In summary, I hope to someday cross all five of these finish lines.  I don’t know if I will get all of these done but I see no problem with setting BHAGs for myself.   My secondary point in writing this post is to challenge each of you.  I would be interested in reading your list of BHAGs and if you don’t have a list, maybe this will prompt you to reflect on your own life and dream BIG!

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9 thoughts on “The Regular Guy’s List of BHAGs

  1. What a great map board! Lol, thanks for introducing me to the BHAGs acronym! You definitely have some good ones (#2 sounds great!). I have a big binder full of info for places I want to visit, my bucket list if you will. Not exactly BHAGs, but it gets me excited about exploring. Good luck with your BHAGs!

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    1. I would love to read what you have in your binder. I find that once I make public a list of things I want to get done, I have extra incentive to complete them since I told people about it.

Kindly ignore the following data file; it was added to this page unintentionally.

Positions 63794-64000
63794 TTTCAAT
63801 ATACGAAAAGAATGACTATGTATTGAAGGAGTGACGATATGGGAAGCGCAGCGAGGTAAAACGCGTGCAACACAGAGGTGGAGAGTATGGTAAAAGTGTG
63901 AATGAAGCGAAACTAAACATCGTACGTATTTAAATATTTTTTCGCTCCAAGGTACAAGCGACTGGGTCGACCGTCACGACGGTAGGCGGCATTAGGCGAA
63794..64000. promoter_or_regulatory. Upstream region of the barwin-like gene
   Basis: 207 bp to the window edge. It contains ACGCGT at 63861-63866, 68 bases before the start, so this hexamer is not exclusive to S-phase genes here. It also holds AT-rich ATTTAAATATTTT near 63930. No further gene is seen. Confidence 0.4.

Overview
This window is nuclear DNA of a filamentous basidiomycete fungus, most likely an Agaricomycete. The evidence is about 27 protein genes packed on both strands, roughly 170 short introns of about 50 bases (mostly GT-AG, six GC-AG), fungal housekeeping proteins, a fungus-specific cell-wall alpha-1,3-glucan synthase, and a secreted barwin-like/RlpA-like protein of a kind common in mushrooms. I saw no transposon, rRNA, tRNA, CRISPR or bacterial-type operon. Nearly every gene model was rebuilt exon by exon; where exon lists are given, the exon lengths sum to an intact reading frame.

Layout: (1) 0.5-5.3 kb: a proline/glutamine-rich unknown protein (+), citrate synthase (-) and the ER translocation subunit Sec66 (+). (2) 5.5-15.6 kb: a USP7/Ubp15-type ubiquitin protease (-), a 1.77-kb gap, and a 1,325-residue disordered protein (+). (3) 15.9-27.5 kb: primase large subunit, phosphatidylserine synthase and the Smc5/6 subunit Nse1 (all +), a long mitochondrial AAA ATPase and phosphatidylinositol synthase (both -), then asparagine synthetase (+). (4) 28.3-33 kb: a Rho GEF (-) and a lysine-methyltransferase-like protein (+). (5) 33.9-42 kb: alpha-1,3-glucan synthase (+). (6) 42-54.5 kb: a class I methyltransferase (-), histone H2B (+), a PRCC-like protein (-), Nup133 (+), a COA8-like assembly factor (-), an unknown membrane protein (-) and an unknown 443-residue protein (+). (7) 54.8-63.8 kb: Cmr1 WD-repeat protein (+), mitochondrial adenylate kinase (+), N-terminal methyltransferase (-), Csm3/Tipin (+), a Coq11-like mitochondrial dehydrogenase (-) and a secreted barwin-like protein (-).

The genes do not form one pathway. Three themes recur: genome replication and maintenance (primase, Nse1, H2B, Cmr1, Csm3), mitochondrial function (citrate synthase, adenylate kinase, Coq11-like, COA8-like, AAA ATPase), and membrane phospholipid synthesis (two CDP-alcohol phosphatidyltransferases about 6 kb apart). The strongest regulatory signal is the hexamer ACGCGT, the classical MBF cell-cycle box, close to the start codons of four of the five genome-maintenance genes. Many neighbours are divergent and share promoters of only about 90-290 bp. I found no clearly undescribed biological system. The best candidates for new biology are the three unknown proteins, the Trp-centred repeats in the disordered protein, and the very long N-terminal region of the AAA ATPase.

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  2. I remember you mentioning your framed map a while back–it’s even better than I’d imagined! Such a great visual reminder (also, in awe of your DIY skills! :-D). Love all of the goals on your BHAG list, but #1 and 2 are especially close to my heart as these are on my list, too. Cheering you on all the way!

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  3. Haven’t read the Collins book, although I’ve heard the buzz about BHAGs. Maybe he addresses this, but what about smaller objectives that would fit into a BHAG? Companies I have worked for have used the SMART acronym (Specific, Measurable, Achievable, Relevant, Time-bound). BHAGs can seem overwhelming, but SMART goals are manageable and still make progress toward BHAGs. Curious what your SMART goals would be in this regard.